The reasons I find “A Cursed Child” offensive as a potterhead are innumerable, I will do my best, however, to answer and address all my grievances in this review.

The most immediate, glaring issue in the story is the context that story takes place in. The story paints Harry as a weary and poor father to Albus, his second son. I find this hard to believe as Harry, while imperfect, had vibrant relationships with people of all backgrounds in the original books; the background for Harry’s poor parenting is his inability to “understand” his son. Beyond the context the very plot is troublesome. The book uses the concept of “time turners” – time machines – to essentially revisit all the dead and changed, original, characters in their original-series state. Instead of truly forging a new road the story relies on the classic “time travel” tropes and fails to create a truly engaging adventure as a result. In fact, the time turners don’t even work correctly. Overall, the time travel plot could have worked if they had not allowed the original characters to overshadow development of the new character. Why do Albus and Scorpius love Cedric enough to risk the world for him? – the story consistently fails to develop this question. The central villain of this plot, Delphini, continues the downward spiral of the book. She is somehow the daughter of Voldemort, an asexually-written villain who apparently conceived a child somewhere in the week or two between the two final battles of the main series.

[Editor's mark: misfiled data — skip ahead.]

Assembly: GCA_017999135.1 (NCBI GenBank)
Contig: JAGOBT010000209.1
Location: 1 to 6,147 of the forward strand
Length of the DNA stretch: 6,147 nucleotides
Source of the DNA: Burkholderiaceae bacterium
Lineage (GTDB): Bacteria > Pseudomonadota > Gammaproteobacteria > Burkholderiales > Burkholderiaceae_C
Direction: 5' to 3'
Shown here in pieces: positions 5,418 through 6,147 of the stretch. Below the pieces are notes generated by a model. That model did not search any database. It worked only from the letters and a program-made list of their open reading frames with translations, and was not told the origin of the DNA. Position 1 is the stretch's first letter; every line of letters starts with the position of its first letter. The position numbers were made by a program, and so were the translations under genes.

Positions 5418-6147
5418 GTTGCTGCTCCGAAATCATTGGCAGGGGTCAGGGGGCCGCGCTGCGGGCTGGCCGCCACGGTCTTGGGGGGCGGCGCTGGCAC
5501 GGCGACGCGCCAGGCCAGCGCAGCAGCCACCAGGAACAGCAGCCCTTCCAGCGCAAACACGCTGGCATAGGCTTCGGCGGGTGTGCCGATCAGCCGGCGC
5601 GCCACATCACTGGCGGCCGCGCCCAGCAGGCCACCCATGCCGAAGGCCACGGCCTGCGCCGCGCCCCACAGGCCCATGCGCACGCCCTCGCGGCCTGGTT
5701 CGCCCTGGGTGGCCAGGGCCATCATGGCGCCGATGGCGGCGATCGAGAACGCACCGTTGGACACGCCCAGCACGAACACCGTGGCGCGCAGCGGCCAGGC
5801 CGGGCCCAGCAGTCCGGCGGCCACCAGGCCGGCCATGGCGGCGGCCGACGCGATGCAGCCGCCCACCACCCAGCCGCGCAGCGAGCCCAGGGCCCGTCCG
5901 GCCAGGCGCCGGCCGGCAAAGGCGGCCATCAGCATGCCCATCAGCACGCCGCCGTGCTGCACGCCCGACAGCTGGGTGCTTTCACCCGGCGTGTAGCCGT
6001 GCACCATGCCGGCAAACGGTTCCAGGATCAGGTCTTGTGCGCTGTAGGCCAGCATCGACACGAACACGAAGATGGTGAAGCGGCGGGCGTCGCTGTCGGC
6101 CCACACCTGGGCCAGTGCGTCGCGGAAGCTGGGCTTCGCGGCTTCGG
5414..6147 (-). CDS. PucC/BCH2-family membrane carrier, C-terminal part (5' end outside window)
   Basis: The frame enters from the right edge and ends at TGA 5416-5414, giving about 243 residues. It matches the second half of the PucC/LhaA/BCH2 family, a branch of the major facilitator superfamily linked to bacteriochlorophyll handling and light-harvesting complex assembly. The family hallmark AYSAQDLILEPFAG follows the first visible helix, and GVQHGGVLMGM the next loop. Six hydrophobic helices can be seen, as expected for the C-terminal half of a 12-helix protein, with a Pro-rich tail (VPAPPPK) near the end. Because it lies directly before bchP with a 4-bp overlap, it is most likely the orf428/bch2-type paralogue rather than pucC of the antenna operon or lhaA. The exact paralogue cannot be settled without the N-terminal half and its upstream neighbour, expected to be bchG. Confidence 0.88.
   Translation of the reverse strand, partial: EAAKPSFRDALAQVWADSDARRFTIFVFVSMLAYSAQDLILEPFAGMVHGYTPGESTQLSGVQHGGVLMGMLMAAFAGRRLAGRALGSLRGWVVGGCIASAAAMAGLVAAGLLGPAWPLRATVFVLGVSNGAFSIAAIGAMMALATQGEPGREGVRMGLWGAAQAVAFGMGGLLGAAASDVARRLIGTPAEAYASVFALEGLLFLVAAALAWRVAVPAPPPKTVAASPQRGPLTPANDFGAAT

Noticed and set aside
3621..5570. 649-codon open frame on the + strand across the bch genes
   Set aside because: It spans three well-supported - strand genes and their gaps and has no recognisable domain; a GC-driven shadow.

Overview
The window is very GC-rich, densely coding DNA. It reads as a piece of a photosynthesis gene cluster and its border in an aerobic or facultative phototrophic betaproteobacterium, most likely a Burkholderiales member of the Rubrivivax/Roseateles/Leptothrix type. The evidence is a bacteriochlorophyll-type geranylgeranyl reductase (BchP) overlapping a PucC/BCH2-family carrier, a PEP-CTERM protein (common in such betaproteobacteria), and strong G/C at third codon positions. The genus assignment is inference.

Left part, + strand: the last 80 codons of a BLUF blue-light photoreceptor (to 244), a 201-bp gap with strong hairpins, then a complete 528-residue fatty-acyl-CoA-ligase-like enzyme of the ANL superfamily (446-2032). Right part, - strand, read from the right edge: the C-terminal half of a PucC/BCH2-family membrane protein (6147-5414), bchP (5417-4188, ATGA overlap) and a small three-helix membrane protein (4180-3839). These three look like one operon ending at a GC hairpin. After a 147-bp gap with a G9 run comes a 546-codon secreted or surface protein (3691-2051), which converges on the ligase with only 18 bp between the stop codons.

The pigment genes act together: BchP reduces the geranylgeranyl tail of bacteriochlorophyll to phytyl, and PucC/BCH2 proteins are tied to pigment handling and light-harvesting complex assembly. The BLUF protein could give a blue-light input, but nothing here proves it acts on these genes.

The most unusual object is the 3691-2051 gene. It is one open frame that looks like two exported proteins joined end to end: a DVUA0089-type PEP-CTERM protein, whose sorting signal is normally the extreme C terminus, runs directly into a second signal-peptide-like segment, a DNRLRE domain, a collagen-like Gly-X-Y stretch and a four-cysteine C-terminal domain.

The plot relies heavily upon the original series, failing to write its own story, and when it does try to be original it feels like someone read the synopsis of the entire Harry Potter series and went from there. The script feels like bad fanfiction throughout and I can’t shake that feeling that J.K. Rowling wrote the “idea” and Jack Thorne failed it.

My largest complaint resides outside of all of these glaring issues, however, I take offense at the blatantly obvious queer-baiting the play engages in. Severus and Albus are written to be incredibly close; they hug passionately and one line essentially reads “he felt an infinite loss” describing one of the boys not being able to live without the other. Live. The script blends the two’s relationship constantly, works to create a vibrant romance, and then at the very end matches Scorpius with Rose Weasley, a character the book introduced in a few beginning sentences then ignored for the entirety of the story. ‘Cuz no homo bro?

Rating: A Cursed Brainchild. Would not recommend.